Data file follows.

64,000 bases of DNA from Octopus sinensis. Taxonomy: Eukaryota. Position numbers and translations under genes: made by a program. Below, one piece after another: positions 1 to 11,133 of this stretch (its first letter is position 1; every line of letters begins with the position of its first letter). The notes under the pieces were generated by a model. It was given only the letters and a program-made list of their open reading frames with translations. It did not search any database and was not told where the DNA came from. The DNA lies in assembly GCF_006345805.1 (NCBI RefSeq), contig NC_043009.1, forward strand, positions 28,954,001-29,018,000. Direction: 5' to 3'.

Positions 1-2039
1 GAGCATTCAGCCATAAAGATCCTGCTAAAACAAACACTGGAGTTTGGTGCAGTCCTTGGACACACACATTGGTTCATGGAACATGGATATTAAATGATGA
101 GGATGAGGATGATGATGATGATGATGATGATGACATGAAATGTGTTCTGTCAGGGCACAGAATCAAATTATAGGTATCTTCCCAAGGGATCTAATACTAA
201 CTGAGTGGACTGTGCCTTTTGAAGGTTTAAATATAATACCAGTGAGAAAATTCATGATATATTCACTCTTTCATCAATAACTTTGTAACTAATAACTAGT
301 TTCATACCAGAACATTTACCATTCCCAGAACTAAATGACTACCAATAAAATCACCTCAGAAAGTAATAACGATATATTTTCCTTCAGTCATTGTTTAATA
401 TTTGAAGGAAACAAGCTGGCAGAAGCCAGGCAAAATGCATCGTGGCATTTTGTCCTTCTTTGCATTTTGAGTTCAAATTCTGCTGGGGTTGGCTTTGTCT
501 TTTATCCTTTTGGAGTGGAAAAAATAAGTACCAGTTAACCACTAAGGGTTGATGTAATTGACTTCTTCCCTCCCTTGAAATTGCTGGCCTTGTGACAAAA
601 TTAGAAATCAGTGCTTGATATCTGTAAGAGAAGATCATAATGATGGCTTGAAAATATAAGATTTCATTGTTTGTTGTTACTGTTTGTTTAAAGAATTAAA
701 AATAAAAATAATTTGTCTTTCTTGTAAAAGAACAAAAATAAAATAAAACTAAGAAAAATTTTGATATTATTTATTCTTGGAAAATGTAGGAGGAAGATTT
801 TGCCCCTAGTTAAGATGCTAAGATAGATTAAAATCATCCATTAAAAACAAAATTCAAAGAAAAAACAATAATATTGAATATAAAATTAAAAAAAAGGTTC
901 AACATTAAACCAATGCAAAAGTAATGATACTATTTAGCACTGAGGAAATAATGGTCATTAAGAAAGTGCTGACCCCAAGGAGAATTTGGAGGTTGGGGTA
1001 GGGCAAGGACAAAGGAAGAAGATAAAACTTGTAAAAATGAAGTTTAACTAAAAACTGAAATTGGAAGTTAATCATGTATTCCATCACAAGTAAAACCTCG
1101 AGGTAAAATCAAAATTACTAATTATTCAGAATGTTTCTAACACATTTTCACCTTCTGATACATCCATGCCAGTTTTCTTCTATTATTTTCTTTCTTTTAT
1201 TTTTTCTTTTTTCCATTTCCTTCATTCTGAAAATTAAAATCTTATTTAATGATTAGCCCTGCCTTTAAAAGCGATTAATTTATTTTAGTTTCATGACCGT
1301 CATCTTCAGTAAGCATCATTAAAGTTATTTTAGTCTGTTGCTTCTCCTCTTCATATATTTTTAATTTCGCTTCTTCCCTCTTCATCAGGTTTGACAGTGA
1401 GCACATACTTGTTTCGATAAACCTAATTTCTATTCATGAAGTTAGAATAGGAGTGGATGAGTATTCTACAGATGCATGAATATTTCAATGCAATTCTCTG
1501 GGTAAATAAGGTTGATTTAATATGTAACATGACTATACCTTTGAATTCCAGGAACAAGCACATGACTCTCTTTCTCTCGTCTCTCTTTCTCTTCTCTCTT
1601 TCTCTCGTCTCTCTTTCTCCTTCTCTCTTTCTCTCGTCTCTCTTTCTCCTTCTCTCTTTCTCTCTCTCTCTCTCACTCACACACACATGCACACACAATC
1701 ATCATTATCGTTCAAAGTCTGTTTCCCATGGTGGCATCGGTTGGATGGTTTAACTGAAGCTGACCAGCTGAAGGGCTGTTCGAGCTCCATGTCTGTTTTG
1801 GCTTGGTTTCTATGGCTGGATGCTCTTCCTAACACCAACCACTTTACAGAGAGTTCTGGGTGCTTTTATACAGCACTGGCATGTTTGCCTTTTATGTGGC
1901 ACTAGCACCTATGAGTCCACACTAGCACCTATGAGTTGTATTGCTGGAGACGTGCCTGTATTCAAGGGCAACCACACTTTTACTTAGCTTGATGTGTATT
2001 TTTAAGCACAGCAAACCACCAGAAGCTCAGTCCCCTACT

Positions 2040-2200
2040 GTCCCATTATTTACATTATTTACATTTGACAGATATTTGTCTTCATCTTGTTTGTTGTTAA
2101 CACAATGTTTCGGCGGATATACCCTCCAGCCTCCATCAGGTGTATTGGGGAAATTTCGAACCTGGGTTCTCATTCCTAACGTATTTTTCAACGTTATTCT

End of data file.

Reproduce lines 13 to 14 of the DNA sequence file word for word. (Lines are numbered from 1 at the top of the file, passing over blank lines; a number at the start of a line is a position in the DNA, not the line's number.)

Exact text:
1001 GGGCAAGGACAAAGGAAGAAGATAAAACTTGTAAAAATGAAGTTTAACTAAAAACTGAAATTGGAAGTTAATCATGTATTCCATCACAAGTAAAACCTCG
1101 AGGTAAAATCAAAATTACTAATTATTCAGAATGTTTCTAACACATTTTCACCTTCTGATACATCCATGCCAGTTTTCTTCTATTATTTTCTTTCTTTTAT